THE FIRST PLAYER on the video game terminals at Tuffy’s Lounge was Shirley DiBenedetto, a part-time resident of Shadow Lakes. The terminals at Tuffy’s and Riverfront Lanes went live last Friday. Photo by Pam Monson
Video gaming under new state regulations went live in the city of Wilmington last Friday.
According to the Illinois Gaming Board, four Wilmington establishments are licensed to provide video gaming. Three of those establishments; Big Fish Bar and Grill in rural Wilmington, and Tuffy's Lounge and Riverfront Lanes in the city limits, now have active devices. The fourth, The Rustic, has received its machines and is waiting for a technician from the Gaming Board to connect them.
The Wilmington City Council amended the city code of ordinances in June to permit the use of video gaming devices in licensed establishments, deferring to a statewide statutory authority. Gambling and wagering are still prohibited in the city limits, but an exception was created for video gaming devices for which a licensed entity such as a bar or veterans club has obtained a state license pursuant to the Video Gaming Act.
The Act, administered by the Illinois Gaming Board, became law in 2009. It authorizes the installation of up to five licensed video gaming terminals in licensed establishments where liquor is served for consumption on the premises, as well as in licensed fraternal establishments, licensed veterans establishments and licensed truck stops.
The video gaming terminals are monitored by the IGB through a central communications system created and managed by Scientific Games Corporation. The system provides real time communication with and control over every licensed video gaming terminal in Illinois. The maximum payout is $500, and the machines do not record the identification of the winner.
It took more than two years for the IGB to develop the rules and regulations for video gaming, to seek out a vendor to manage the communications system, create and implement an application process and begin monitoring the installation of the gaming devices.
Don Jennings, the manager of Donaco Gaming in Morris, and the terminal operator managing the machine's at Tuffy's and Riverfront Lanes, said the state is understaffed, and has only five teams traveling the state trying to get licensees online. They had expected to connect 140 each week, but are progressing at a pace of about 40.
"It's been a slow process and it's going to be a slow process. It will take years to get it all up and running," Jennings said.
The terminal operator installs the gaming equipment in the establishment, and is responsible for maintaining the machines. The operator also manages all of the cash handling, including payout transactions through an automated vault.
Tuffy's owner, Ralph "Tuffy" Stevens, who also represents the region on the Illinois Licensed Beverage Association, holds one of the first licenses issued in Wilmington. He removed his video poker machines more than one year ago, ahead of the state regulations.
Tuffy received his license in September after a rigorous and exacting application process that took about one year to complete and included a background check and interview. Since then, he has been waiting to get his game terminals online with the state.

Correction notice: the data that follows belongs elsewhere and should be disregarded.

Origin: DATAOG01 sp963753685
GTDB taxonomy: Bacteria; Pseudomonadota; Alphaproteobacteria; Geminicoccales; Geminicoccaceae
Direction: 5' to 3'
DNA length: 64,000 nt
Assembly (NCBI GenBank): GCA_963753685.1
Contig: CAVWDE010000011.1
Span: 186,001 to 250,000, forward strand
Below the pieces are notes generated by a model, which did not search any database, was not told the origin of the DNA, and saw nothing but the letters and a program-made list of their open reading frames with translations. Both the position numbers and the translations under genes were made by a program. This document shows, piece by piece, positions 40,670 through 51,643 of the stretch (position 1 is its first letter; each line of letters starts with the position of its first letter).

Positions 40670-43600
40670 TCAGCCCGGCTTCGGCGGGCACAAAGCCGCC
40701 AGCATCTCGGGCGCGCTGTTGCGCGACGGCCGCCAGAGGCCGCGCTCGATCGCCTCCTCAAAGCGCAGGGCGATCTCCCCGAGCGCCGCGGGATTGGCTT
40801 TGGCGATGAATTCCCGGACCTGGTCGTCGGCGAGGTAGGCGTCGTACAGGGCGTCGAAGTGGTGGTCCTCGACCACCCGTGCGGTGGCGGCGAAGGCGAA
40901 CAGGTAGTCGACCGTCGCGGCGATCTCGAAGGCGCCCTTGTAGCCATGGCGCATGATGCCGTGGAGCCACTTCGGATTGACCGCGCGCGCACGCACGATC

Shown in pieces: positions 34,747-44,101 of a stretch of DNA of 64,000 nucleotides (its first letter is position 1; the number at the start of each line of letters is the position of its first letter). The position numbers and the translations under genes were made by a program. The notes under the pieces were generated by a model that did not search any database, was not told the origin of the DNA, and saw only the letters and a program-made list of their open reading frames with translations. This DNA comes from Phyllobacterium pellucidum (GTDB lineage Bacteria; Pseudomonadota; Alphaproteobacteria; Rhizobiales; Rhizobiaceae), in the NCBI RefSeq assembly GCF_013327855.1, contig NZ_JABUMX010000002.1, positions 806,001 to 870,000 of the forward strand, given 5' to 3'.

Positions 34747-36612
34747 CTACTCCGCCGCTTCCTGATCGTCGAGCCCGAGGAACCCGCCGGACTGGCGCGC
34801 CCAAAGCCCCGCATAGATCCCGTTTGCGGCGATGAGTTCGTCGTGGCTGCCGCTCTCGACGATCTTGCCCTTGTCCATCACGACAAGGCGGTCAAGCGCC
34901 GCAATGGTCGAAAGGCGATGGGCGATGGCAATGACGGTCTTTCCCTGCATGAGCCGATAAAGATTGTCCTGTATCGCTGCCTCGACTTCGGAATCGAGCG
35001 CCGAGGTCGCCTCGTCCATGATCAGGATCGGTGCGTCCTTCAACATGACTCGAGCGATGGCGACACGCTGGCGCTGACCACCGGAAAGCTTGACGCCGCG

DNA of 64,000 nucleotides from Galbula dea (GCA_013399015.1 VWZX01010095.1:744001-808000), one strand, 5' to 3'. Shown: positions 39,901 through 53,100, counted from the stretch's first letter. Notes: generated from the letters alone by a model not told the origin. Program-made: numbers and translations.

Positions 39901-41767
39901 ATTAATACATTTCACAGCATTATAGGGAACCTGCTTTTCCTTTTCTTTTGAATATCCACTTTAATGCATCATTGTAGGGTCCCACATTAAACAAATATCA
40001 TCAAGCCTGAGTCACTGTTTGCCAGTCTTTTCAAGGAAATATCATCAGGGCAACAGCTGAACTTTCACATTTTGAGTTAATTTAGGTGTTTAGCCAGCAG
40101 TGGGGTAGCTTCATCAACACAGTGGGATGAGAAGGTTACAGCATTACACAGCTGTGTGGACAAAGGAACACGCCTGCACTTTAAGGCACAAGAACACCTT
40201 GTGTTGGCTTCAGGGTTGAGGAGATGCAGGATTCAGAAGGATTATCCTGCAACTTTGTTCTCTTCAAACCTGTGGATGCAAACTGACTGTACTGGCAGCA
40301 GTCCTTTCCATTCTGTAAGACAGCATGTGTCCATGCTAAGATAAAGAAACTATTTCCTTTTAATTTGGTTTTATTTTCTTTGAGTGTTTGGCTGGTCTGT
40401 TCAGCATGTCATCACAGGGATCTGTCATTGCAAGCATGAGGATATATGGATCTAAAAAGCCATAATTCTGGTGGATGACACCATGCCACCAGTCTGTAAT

Game day finally came Friday. Donaco installed the vaults that will dispense cash won at the video gaming devices, as well as a terminal that will read the winning tickets the video games print out. There were problems with two of Tuffy's three terminals; but between the technicians from Donaco, Scientific Games and the IGB, who spent the day setting things straight, all three terminals were online with the state and active by the end of the day.
Tuffy's, Riverfront and Big Fish each have three game terminals. Tuffy said that if all goes well with the first three, he'll add more. Tuffy has already heard of bugs in the communication system, and it may take some time to get things working smoothly.
Income generated from the terminals is divided between the state, the city, the terminal operator, the location and Scientific Games. The state receives 30 percent of the net income generated from each licensed terminal. From the state portion, the city will receive 5 percent. The state's gaming agent, Scientific Games, gets .73 percent of the remaining 70 percent, for building and maintaining the central communication system. The rest of the net income is divided equally between the terminal operator and the location. Tuffy expects the popularity of the games to wear off, but hopes they'll generate enough to pay a couple of bills. If nothing else, they give his customers something to do.
Six more Wilmington establishments have applications pending; including The Corner Tap, Freakster's, Hayden's Crossing, Snookers Sports Bar and Grill, Wilmington Lodge 241 of the Loyal Order of the Moose, and Veterans of Foreign Wars Malcolm J. Mayo Post 5422.
One Elwood business is licensed, and another business' license is pending the IGB's approval process.
The IGB is currently processing video gaming location license applications from 2,223 establishments, 127 fraternal organizations, 198 veterans organizations and 66 truck stops. Each applicant undergoes a background check as part of the licensing process.
The Illinois Gaming Board does not have jurisdiction over "amusement only" devices.